Manitowish Waters will hold its annual Audubon Christmas Bird Count Saturday.
Groups throughout the Northwoods and across North America help track long term trends in winter bird populations.
It’s the twenty first year of the Manitowish Waters count. Coordinator John Bates says over that time he’s seen significant change in bird populations. This year he’s expecting low numbers, especially of seed-eating birds that often travel here from Canada.
“This year is a very poor year for us for those Canadian finches, because they’re having a very good year up in Canada. They don’t need to come down here, they’ve got very good seeding sources and fruiting sources up there. So the movement of those species into our state is very slim.”
The all-day count focuses on about an eight mile radius. Birders divide the circle into quadrants and survey the area in cars and on foot. People also report numbers of birds at their feeders.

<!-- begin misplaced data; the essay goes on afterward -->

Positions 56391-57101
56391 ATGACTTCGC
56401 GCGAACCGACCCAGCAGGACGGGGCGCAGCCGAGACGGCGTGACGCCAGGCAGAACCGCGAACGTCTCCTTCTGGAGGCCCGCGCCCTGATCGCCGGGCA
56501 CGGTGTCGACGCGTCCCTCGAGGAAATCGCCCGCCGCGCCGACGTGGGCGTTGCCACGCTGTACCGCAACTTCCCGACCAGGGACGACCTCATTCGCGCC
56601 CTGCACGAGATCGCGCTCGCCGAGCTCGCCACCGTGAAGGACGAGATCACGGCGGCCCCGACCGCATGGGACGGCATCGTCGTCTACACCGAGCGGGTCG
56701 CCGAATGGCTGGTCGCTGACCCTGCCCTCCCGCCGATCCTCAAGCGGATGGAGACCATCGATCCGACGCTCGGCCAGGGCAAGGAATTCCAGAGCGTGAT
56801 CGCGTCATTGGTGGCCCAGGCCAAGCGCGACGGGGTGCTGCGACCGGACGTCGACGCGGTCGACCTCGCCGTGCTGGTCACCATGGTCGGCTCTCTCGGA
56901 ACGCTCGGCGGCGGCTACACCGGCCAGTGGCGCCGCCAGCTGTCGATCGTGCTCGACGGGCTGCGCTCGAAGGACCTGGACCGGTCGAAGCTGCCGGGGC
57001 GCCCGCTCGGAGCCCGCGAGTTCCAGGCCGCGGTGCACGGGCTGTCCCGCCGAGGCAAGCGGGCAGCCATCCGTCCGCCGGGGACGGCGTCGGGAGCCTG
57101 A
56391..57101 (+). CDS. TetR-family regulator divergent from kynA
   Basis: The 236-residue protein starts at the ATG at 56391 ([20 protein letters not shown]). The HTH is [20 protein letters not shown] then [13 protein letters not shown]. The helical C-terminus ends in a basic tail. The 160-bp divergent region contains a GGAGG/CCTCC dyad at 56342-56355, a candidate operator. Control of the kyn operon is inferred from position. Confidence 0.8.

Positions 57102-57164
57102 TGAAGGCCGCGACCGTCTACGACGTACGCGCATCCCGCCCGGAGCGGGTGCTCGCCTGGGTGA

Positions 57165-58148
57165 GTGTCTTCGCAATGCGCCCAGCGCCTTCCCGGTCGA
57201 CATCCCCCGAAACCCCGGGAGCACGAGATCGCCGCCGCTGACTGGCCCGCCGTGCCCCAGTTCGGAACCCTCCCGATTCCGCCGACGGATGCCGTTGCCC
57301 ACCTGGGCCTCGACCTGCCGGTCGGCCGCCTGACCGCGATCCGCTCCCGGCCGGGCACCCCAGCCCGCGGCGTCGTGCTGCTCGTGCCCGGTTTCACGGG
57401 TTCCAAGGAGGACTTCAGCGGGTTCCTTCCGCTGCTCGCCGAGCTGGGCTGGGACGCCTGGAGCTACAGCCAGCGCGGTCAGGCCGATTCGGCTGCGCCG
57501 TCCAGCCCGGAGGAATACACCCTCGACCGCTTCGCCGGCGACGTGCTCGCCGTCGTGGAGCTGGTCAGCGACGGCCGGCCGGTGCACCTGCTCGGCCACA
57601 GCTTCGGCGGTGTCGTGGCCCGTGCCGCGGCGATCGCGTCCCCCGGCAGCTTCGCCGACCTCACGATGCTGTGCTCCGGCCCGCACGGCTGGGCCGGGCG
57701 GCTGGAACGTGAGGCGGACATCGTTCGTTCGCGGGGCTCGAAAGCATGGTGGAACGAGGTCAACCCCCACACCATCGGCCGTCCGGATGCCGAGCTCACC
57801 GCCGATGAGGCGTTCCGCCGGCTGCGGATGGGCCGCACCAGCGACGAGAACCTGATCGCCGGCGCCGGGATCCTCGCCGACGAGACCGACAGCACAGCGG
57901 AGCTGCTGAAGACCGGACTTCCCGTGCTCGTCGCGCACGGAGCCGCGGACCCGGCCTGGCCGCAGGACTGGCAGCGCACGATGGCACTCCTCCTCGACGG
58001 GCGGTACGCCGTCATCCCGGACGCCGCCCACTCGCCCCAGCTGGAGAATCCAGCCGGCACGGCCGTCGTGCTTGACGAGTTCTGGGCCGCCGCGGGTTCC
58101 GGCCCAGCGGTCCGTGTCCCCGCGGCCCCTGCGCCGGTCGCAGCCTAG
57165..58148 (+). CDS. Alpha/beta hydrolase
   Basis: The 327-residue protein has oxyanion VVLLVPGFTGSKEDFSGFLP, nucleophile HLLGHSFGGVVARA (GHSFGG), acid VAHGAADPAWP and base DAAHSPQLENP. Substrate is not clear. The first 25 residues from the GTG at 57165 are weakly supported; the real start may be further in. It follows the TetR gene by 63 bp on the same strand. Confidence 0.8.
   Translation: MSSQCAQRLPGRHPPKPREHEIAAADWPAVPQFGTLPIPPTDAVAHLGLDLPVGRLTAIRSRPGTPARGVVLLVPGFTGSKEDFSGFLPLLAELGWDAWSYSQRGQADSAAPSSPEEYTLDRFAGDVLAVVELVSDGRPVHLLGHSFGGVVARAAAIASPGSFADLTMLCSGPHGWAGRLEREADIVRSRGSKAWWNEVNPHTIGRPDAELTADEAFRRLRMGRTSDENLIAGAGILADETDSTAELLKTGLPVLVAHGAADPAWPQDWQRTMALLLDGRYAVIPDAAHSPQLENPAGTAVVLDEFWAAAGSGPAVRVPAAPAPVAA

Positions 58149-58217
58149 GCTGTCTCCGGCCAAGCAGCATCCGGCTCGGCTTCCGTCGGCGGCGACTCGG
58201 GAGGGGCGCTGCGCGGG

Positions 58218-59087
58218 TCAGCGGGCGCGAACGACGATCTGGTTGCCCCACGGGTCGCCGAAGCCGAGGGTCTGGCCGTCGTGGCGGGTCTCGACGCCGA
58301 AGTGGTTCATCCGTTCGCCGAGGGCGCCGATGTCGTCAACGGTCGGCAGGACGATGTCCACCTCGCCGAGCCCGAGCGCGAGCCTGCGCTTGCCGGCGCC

Bates says with limited resources and energy, they’ll never count every bird.
“You strive for as much consistency and accuracy as you can get – but you’ll never get it, because there’s no way to know exactly how many birds are coming to your feeder, or if a flock that’s going overhead and you’re trying to do a really fast count.”
Bates says it’s patterns that show up over time that matter.
He says the group usually identifies about 25 different species – a much lower number than in many other areas, where winter conditions are more favorable to birds.